Trigonometry explores the relationships and calculations associated with triangle sides and angles. It is a crucial branch of Mathematics, which makes understanding it top on most students’ priority lists. If you are such a student, the Unit Circle Chart is your secret weapon.
The unit circle chart is used to describe all the angles within a circle through trigonometric functions. Note: Trigonometric functions are calculated through a circle because it contains all the angles (from 0-360, and all multiples, e.g., 720°). The same cannot be said for the triangle.
What Is a Unit Circle Chart?
A unit circle chart is a 1-unit radius circle with a center (0, 0) of the Cartesian plane used in trigonometry to determine the sine and cosine values of angles. In the circle, y (or the reading on the y axis) = sin (θ) and X (or the reading on the X-axis) = cos (θ). Some angles to the origin center share trigonometric values.
Unit Circle Charts
How to Make Unit Circle Chart (Guide)
Drawing a unit circle diagram will take some practice, but it is fairly easy to do. The following step-by-step guide should help you:
Note: The position of the points in a unit circle is obtained by dividing the circle into 8 and 12 parts and reading the coordinates from the corresponding special triangles.
Step 1: Draw the Circle
On a Cartesian plane, allot a point (0,0) that will be the origin and center of the unit circle. Measure a radius of one unit from this point and use it to draw a circle. The exact measurement of the radius will depend on how small or large you would like your circle to be, as long as you mark it as one unit. Next, draw a horizontal and vertical line through the origin to the points of the circle and label them the x and y axes. Mark the points where the circle intersects with the axes from the end closest to your right hand in an anticlockwise direction as 0° (1,0), 90° (0,1), 180° (-1,0), 270° (0, -1).
Step 2: Divide the Circle by Eight
From the origin, divide the unit circle into 8 equal parts to create more angles. Label these angles at the point where the lines meet the unit circle. Typically, the positive direction is anticlockwise, and you can label the angles in degrees or radians (or both, one inside the circle and the other outside). You should now have the following angles 0°, 45°, 90°, 135°, 180°, 225°, 270°, 315°.
You can draw special triangles for each of these angles to determine each point’s (x, y) coordinates. For example, for the 45° angle, draw a perpendicular line from the point the 45° angle line touches the circle to the x-axis. This gives you a 45-45-90-degree special triangle. Use the basic trigonometric identities to solve the x and y values of the triangle. Your calculations should give you the following coordinate (√2/2, √2/2).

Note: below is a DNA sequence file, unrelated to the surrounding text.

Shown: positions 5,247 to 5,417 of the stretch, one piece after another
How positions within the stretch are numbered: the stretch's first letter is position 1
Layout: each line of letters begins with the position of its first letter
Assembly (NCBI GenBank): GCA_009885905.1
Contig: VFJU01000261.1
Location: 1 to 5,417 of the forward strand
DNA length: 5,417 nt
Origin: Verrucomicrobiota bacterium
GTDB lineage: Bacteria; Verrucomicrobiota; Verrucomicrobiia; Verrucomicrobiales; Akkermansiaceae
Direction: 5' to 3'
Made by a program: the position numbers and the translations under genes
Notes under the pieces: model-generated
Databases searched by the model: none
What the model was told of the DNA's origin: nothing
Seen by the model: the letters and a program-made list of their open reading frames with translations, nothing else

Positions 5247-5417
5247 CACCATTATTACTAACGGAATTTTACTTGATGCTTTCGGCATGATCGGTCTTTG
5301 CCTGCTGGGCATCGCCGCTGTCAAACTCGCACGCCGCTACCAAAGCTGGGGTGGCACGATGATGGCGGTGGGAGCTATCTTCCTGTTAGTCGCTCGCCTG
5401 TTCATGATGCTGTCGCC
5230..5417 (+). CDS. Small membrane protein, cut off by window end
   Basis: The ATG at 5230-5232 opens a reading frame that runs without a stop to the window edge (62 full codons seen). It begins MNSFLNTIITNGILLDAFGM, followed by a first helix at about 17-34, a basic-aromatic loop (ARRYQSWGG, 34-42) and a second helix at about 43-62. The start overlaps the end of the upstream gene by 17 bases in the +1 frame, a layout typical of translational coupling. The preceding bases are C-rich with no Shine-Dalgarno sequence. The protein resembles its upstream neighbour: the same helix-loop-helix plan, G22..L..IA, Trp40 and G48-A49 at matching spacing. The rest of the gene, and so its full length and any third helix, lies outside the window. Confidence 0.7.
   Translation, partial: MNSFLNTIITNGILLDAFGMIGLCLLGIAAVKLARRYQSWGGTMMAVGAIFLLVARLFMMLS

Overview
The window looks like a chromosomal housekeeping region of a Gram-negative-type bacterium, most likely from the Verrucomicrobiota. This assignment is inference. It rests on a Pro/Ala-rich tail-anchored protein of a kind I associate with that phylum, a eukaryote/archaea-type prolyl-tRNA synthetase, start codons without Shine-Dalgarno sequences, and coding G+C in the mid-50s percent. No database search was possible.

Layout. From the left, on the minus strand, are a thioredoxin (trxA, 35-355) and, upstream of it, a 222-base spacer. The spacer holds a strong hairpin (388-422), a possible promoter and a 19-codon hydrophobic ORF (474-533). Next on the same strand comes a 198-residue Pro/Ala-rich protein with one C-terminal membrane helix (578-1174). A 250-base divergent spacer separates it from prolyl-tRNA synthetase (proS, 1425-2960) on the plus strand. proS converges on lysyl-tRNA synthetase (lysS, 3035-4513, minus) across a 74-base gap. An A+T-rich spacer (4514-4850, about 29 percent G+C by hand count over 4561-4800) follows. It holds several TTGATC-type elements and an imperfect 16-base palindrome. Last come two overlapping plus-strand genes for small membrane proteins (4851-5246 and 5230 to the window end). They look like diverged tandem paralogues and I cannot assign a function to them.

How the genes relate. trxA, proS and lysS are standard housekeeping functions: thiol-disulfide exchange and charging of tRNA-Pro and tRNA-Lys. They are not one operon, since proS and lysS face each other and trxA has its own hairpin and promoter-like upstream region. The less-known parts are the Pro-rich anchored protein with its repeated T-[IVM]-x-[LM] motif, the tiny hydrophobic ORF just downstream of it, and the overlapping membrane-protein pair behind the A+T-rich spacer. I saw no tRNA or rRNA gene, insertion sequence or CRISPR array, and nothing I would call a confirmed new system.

Once you find a position, use the charge values to fill in the other 3 corresponding points in the 2nd, 3rd, and 4th quadrants. From our example, if 45° = (√2/2, √2/2), then:
- 135° = (-√2/2, √2/2)
- 225° = (-√2/2, -√2/2)
- 315° = (√2/2, -√2/2)
Step 3: Divide the Circle by Twelve
Next, divide the circle again, so it now has 12 equal parts. This should give you the following angles: 0°, 30°, 60°, 90°, 120°, 150°, 180°, 210°, 240°, 270°, 300°, 330°. Repeat step 2 for these points, labeling them by angle and position coordinates. For this set, you can find the positions by creating the 30-60-90-degree special triangle in the first quadrant and mirroring the value to corresponding angles in the other quadrants. Finally, join each of the angles (from steps 2 and 3) to the origin.
You have made a unit circle.
What Is the Easiest Way to Memorize the Unit Circle?
Once you master all the values for the first quadrant of the unit circle, you have mastered the entire diagram. This is because the values remain constant and only change their signs from one quadrant to the next. The following guide of the left-hand trick will help you memorize the first quadrant values.
Step 1: Hold your left hand so your little finger and thumb make a right angle. Your little finger will form the x-axis and your thumb the y axis. In turn, the x coordinate of an angle will give you the cosine and the y-coordinate the sine.
Step 2: Spread all your fingers so they each represent a first-quadrant angle. Here’s how: